out of the money:
when an option's strike price is higher than the market price of the underlying stock for a call, or is below the market price of the underlying stock for a put. See call option, put option. Compare in the money.

a security that has had a sharp rise, or a market as a whole after a period of vigorous buying, making prices too high. Opposite of oversold.

a single security (or a market) believed to have declined to an unreasonable level. Opposite of overbought.

a market made up of securities dealers who may or may not be members of a securities exchange. Securities are traded in the over-the-counter market between dealers who act either as principals or as brokers for customers; it is the principal market for U.S. government bonds, municipals, and bank and insurance stocks.

pink sheets:
a collection of price quotations of over-the-counter stocks published by the National Quotation Bureau; got its name because it is published on pink paper.

(1) dollar amount by which the market price of a bond exceeds its par value. (2) fee paid by a short seller to the lender of security that is sold short. (3) the amount at which a closed-end fund trades above its net asset value.

price/earnings ratio:
the price of a share of stock divided by earnings per share for a 12-month period; either the last fiscal year, the preceding four quarters (trailing earnings), or projections for future years (forward earnings); indicates the value investors place on a company's earnings.

private (financing) placement:
raising of capital for a business venture via private rather than public placement, resulting in the sale of securities to a relatively few number of investors. Such investments do not have to be registered with the SEC because no public offering is involved.

the printed summary of a registration statement filed with the SEC in conjunction with a public offering; contains details concerning the company issuing the shares and the price at which the shares are offered to the public. It must be provided to the original purchaser no later than the date of confirmation of their purchase. See proxy statement.

proxy statement:
information required by the SEC to be given stockholders as a prerequisite to solicitation of proxies for a listed security. See prospectus.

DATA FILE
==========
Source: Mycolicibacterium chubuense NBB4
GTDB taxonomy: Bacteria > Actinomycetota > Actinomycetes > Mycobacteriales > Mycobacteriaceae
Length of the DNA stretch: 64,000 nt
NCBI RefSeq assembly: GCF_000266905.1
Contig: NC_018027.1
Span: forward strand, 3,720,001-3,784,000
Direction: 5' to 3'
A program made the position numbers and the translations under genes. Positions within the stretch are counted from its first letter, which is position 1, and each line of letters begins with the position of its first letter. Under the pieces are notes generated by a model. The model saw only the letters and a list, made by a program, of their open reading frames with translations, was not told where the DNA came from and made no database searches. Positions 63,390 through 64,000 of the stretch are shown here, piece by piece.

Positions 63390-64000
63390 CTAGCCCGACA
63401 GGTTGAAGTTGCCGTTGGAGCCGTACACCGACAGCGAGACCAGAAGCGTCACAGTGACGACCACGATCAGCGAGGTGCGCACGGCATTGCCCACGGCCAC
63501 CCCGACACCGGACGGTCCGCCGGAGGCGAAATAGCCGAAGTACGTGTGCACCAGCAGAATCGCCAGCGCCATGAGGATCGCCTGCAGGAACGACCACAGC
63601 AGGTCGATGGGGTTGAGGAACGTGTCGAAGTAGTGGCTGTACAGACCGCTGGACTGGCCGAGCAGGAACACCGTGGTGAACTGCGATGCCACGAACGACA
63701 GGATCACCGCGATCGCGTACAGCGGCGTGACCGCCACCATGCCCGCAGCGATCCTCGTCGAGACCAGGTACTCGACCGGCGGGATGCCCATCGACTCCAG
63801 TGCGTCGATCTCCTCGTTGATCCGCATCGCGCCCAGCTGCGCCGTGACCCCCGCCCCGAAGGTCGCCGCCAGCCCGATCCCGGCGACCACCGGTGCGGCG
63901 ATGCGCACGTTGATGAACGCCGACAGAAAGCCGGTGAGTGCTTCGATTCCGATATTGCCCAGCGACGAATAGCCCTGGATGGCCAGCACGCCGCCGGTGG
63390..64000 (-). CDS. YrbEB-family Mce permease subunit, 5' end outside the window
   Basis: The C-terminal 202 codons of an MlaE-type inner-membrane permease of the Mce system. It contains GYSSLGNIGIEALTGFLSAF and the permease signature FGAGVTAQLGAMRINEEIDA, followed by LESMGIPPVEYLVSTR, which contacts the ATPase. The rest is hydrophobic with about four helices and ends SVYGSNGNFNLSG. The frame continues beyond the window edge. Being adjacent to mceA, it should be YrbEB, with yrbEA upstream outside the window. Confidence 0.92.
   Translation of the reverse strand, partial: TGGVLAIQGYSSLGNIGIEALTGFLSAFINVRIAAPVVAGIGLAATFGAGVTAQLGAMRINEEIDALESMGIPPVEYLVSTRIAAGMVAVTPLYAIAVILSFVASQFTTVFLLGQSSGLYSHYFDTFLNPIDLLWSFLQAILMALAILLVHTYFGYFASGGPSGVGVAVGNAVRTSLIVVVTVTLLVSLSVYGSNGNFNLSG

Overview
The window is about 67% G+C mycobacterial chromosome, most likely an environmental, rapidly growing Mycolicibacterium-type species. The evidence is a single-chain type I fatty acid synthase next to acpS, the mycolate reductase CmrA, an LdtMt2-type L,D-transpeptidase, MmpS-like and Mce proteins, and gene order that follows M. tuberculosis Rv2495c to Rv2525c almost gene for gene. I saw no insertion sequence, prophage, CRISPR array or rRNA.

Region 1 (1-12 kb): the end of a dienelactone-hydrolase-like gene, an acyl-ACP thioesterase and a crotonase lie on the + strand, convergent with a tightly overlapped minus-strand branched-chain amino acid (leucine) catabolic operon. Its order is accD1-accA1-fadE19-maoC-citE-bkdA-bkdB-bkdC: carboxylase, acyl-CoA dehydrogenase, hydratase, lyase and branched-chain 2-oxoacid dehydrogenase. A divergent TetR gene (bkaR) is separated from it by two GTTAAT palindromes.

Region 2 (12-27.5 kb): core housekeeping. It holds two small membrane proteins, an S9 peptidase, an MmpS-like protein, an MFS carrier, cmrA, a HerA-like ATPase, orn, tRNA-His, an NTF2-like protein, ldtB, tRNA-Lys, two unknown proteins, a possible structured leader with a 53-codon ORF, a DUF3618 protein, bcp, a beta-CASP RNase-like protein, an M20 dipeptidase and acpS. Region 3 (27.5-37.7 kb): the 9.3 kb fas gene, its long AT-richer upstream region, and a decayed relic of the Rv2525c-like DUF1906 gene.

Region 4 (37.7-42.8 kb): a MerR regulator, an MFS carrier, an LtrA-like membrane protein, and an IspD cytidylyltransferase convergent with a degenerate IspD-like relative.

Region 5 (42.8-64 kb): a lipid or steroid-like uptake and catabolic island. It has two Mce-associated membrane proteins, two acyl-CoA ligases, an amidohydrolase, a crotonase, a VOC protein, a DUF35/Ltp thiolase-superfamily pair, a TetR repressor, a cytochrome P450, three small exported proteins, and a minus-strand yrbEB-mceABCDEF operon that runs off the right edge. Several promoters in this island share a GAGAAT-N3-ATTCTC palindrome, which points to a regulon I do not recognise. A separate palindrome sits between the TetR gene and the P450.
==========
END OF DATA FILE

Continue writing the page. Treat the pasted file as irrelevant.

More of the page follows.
public offering:
See private (financing) placement, initial public offering.

put option:
a contract giving the right to sell a fixed number of shares at a fixed price in a stated time period. Compare call option.

real estate investment trust (REIT) :
an organization, usually corporate, established for the accumulation of funds for investing in real estate holdings. It pays out an established percentage of funds from operations in the form of a dividend to investors, in order to retain certain tax advantages.

relative strength:
measure of the market performance of a stock in comparison to its own industry and/or a market index for a stated time period.

secondary distribution (offering):
(1) the registered sale of securities, made by a selling holder of bonds or stocks. (2) the means of selling a large block of securities to investors by an earlier holder.

shares outstanding:
total number of shares issued by a corporation, excluding treasury stock.

short covering :
purchasing a stock to return stock that was previously borrowed to make delivery on a short sale.

short sale:
(1) any sale completed by the delivery of a borrowed certificate. (2) transaction made by an investor who believes a stock will decline and places a sell order, though he or she does not own any of those shares. See arbi-trage, buyback.

split :